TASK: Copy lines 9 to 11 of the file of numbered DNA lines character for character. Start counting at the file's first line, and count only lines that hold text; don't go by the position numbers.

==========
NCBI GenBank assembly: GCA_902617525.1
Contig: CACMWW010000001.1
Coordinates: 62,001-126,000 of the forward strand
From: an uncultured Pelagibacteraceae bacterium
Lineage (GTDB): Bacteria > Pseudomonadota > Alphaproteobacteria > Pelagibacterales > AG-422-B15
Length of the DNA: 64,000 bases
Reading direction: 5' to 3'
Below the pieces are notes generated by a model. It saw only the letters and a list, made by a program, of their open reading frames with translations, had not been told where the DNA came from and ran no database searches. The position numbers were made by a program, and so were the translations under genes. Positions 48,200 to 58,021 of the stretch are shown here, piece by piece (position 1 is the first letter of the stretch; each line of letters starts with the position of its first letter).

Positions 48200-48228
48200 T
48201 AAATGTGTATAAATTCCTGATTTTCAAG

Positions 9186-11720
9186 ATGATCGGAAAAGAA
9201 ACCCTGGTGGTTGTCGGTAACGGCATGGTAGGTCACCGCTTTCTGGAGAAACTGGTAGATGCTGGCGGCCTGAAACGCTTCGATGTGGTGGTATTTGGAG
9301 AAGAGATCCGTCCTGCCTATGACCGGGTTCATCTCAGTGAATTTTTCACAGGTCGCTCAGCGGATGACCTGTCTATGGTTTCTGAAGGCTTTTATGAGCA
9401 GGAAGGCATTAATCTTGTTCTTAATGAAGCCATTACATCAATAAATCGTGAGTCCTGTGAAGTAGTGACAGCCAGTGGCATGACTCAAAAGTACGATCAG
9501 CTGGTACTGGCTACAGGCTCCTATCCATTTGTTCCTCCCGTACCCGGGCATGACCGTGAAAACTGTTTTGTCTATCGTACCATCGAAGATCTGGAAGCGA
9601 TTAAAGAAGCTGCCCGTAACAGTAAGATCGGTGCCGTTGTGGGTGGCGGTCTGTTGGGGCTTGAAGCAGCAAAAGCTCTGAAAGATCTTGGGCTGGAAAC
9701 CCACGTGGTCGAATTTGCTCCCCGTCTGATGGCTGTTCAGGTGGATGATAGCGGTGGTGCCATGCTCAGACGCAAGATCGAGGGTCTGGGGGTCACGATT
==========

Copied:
Positions 48200-48228
48200 T
48201 AAATGTGTATAAATTCCTGATTTTCAAG